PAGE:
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New Business Secrets Act: What Now?

| News | Litigation

José Martínez discusses, for El Economista CV, the measures that must be taken after the approval of the new Business Secrets Act

With the approval of Law 1/2019 last February, on Business Secrets, transposing Directive 2016/943 of the European Parliament and of the Council, of 8 June 2016, volumes have been written to explain the legal regime that the new Law establishes.

And that’s no surprise, because trade secrets -which suppose in certain sectors of economic activity an asset that offers a real added value to the company over the rest of the competition-, were enveloped in an aura of insecurity by the brief regulation of the old article 13 of the Law of Unfair Competition, and by the absence of absolute homogeneity in its regulation in the different countries of the European Union.

Although in the second it is more complex to move forward because the harmonisation of the national legislations of the Member States is not an easy task, in the first there is no doubt that -with greater or lesser success of the legislator- the new regulation is quite complete and contributes to the purpose of establishing secure guidelines for the correct identification of business secrets and the establishment of an ad hoc judicial procedure to request in Spain the effective legal protection of the knowledge or information in question.

But as an unavoidable prerequisite for requesting such legal protection, the Law reminds us that the owner of that secret must have previously adopted the protection measures that were reasonably within his reach, given the relevance of the secret for their company: there is no reason to stand idly by waiting for the violation of the secret and then argue before the Courts and Tribunals that its relevance was maximum.

Regarding the unquestionable certainty of the necessary activity of the businessman in the protection of the secret through the adoption of measures to that effect, it is worth asking: what should the businessperson do?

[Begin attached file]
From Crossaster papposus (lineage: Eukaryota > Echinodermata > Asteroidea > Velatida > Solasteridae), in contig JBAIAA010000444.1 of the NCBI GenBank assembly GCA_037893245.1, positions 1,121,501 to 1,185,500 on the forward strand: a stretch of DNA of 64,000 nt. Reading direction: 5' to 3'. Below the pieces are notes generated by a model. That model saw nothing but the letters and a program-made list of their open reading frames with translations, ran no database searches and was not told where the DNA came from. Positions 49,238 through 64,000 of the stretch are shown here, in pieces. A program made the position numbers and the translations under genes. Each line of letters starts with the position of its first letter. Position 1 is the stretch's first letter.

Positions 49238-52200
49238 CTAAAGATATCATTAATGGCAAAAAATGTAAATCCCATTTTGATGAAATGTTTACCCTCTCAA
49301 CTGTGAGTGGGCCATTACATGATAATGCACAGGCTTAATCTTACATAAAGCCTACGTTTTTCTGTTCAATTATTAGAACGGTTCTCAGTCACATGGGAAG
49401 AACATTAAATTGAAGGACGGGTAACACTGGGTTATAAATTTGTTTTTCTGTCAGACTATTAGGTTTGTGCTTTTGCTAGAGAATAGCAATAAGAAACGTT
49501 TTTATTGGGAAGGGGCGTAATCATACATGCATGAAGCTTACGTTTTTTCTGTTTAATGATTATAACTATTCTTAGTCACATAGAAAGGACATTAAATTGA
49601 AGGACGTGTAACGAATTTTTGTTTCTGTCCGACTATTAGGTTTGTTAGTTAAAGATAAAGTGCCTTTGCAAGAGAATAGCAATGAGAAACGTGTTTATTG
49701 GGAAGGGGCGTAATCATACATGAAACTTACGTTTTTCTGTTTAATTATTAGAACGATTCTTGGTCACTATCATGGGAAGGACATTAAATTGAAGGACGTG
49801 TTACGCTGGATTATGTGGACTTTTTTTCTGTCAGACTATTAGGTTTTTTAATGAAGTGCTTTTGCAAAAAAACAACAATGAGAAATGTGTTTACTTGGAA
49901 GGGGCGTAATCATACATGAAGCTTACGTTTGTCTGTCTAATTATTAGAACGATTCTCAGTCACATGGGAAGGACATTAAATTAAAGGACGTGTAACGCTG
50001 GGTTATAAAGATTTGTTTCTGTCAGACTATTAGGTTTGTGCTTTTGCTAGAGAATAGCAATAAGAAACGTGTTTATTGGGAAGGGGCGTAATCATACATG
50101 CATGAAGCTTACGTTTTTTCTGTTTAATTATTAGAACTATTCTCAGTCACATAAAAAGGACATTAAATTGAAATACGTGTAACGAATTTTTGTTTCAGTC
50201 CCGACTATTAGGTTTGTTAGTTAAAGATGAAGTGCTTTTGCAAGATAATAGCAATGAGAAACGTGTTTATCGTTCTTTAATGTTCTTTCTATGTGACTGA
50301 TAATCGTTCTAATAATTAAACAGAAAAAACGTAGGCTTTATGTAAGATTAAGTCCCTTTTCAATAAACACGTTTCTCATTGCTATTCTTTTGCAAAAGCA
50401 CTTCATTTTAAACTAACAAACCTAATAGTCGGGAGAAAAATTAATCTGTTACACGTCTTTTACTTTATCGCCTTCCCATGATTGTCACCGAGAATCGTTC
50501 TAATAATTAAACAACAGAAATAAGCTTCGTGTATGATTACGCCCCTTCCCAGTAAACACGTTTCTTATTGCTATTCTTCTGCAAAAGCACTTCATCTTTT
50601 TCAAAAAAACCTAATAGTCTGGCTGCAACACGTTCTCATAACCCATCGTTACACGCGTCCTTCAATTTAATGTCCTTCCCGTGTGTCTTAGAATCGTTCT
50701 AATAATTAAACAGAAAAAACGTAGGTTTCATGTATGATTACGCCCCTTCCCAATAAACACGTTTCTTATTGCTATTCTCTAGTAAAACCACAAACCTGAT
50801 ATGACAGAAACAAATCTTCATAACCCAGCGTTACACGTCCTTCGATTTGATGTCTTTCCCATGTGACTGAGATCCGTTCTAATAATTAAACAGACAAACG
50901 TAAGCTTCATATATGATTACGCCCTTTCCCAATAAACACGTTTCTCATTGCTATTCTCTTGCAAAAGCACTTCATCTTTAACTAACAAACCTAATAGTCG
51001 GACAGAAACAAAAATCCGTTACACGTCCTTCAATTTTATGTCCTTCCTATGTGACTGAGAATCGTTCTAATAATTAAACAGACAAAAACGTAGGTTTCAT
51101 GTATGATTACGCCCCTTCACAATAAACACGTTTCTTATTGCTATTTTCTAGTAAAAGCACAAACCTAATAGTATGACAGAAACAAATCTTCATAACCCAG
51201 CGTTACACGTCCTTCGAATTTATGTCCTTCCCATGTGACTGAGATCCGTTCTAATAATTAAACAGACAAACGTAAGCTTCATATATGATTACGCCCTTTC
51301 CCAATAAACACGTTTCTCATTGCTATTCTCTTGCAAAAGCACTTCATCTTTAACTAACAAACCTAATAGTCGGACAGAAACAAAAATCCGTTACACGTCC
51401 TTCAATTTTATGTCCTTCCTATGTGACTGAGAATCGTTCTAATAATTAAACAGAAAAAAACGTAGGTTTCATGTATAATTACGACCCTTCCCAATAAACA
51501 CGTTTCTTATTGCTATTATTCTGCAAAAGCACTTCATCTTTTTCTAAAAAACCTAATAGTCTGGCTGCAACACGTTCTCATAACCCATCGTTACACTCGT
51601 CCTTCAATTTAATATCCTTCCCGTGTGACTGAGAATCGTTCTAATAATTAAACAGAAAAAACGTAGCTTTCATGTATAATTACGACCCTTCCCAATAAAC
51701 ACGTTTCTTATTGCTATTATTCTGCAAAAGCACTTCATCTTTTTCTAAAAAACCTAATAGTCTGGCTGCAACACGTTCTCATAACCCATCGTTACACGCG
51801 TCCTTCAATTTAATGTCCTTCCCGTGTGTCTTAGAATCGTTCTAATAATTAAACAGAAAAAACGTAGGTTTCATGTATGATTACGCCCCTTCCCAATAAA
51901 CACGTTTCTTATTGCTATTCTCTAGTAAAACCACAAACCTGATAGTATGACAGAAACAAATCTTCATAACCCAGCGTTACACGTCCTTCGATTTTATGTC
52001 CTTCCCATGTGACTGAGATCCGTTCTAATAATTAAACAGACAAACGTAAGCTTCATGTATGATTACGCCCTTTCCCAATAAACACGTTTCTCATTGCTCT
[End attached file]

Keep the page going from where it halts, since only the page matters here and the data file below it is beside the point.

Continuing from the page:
The answer to this question will depend, as anticipated, on the genuine importance or relevance of secrecy for the company, and obviously, on whether such knowledge or information is really secret in the sense - as indicated by the Law - that "as a whole or in the precise configuration and assembly of its components, it is not generally known by persons belonging to circles in which the type of information or knowledge in question is normally used, nor easily accessible to them".

Devoting resources to supposedly keeping secret what is generally known in a sector of activity, or easily ascertainable, will be useless from the legal point of view.

Therefore, the first thing is to carry out an analysis with respect to which supposed knowledge or information of those that are in the credit of the company are invested with a certain significance for the operation of the company.

Next, it will be necessary to evaluate the general knowledge that, due to the nature of the knowledge or information, or due to the sector of activity, third parties may have of its applicability to the specific process of the company on which it falls.

Thirdly, to identify concretely and fully the benefit, actual or potential, that this secret grants to the company.

Once this triple assessment has been carried out, the employer must adopt the measures that are reasonable, in accordance with it, to try to preserve the information or knowledge as secret.

To this end, it will be necessary to draw up a sort of risk map, in the style and use of Corporate Compliance techniques, in order to identify all possible ways in which, either immediately or immediately, directly or indirectly, a third party from the competition can obtain or be revealed the secret.

Once the previous steps have been carried out, a wide range of possible specific actions to be implemented in order to preserve knowledge or information as a secret are opened. Depending on the vicissitudes, needs and possibilities of each company, these will be reflected in labour, statutory, organisational, productive and commercial aspects.

One of the first measures that is recurrently used, and which is usually no less relevant, is the signing of confidentiality agreements, both with suppliers of products and services, and with customers, but also with workers.

In the case of workers, caution must be exercised, since the Law provides that the alleged violation of trade secrets "may not serve as a basis for justifying limitations on the use by workers of experience and skills acquired honestly during the normal course of their professional career or of information that does not meet all the requirements of trade secrets, nor for imposing on employment contracts restrictions not provided for by law".

But as we have just pointed out, there is a wide range of possible measures that only after the study of the details of the company, the sector in which it is located, and the substantiality of the secret, will be diligent to move the entrepreneur, conveniently separating the wheat from the tares.

You can see the article in El Economista suplemento CV

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